Refugia of Futures Past

Current research suggests that society may not meet Paris Agreement climate mitigation goals to keep global temperature rise below 1.5-2.0 oC, and global biodiversity losses are at accelerated rates similar to the ‘big five’ mass extinctions in the fossil record. New research also raises questions about the habitability of some Earth regions due to changes in temperature, sea level, seasonality shifts, and extreme weather regimes. Current human-centred adaptation research focuses on goal-oriented short-term scenarios (e.g. 2030/50/100) via present-day political, legal, and social structures and values (e.g. states, communities, regions, UNFCCC, SDGs). Yet the scale of environmental change extends beyond these time-horizons and evidence of past conditions found in the fossil and palaeoclimate records reflect those predicted for post-2100. Fundamental long-term questions remain about how and where people can live in a radically changed future Earth environment that is likely to resemble the deep past.
‘Refugia’ are locations where climate and biodiversity conditions allowed humans and hominins and other organisms to survive past episodes of climate change characterised by glaciation and reduced global temperature and atmospheric carbon dioxide levels. In the deeper past, this includes organism redistributions in extreme global heating events (e.g. supposed uninhabitable equatorial regions across the Permo-Triassic boundary; rapid +8 oC rise at the Palaeocene-Eocene Thermal Maximum).
While research exists on past human refugia, and future nonhuman refugia, we can find no studies scoping the presence of humans in future refugia. A need thus exists for basic research into the baseline conditions and distribution of future Earth human refugia, which the detailed palaeoclimate evidence can inform. We envision these conditions to begin at a subsistence level of existence for human groups relative to different climate and biomass/diversity conditions likely found in the future. Establishing a subsistence understanding creates a habitability floor upon which social and technological scenarios can be layered to identify adaptation pathways that can be directly applied to high-level adaptation research, policy, and practice.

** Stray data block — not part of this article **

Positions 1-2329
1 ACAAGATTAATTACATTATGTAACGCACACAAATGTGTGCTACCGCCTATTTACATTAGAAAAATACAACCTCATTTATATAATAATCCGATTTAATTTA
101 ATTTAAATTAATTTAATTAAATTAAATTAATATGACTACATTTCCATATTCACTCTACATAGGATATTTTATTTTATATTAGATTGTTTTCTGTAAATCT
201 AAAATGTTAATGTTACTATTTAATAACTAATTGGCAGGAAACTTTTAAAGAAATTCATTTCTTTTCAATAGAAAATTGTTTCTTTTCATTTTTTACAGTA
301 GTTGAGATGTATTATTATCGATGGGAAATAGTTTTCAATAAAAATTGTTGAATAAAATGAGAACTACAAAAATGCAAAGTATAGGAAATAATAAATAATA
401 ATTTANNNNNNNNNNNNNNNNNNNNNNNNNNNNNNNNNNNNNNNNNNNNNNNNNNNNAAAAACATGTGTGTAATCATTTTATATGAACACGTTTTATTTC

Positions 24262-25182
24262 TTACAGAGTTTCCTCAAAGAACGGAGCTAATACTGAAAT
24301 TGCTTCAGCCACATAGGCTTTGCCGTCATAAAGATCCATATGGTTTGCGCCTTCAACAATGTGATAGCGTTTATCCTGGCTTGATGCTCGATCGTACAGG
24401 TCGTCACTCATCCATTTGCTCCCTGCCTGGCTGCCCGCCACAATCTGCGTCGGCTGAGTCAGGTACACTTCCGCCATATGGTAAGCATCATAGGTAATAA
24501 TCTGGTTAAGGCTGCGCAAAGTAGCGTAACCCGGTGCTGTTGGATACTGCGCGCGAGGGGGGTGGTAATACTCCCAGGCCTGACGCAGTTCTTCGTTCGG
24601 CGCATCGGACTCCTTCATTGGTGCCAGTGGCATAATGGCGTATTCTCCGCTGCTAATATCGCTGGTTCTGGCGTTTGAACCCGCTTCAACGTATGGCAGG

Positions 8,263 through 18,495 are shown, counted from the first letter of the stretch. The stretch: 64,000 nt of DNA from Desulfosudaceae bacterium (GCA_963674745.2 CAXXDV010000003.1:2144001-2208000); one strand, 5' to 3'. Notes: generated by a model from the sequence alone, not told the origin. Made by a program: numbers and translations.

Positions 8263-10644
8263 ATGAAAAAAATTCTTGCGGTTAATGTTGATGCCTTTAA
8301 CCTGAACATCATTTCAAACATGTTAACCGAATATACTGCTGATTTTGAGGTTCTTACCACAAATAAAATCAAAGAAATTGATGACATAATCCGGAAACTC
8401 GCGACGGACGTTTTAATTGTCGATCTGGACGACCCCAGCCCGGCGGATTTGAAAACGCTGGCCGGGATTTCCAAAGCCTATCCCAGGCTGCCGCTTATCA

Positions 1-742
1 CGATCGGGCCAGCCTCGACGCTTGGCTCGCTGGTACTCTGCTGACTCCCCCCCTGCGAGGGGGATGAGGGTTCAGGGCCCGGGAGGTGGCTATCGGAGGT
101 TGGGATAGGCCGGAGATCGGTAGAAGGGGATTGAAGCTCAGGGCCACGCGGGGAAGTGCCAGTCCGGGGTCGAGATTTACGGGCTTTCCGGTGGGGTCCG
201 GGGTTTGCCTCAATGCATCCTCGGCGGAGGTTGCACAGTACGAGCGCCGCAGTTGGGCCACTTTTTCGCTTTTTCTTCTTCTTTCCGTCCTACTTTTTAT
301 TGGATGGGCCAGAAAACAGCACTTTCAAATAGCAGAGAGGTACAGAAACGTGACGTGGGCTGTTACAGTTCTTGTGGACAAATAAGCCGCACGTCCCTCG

The aim of this project is to initiate a long-term interdisciplinary collaboration to explore the baseline conditions for Earth habitability under long-term future global environmental change to influence adaptation research, policy, and practice.
Lead Academic at Lead Institution
Dr Christopher Lyon – University of Leeds
Lead Academics at other institutions
Dr Andrew Beckerman – University of Sheffield
Prof Rob Marchant – University of York
Other members of staff associated with this project
University of Leeds

  • Dr Tracy Aze
  • Dr Alex Dunhill
  • Dr Dan J Hill
  • Prof Lindsay Stringer
  • James McKay
  • Bethany Allen

University of Sheffield

  • Dr Tom Webb
  •  Dr Deborah Sporton

University of York

  • Prof Paul O’Higgins

University of Oxford

  • Associate Professor Erin E Saupe

Université de Montréal

  • Prof Ariane Burke and Dr Julien Riel-Salvatore

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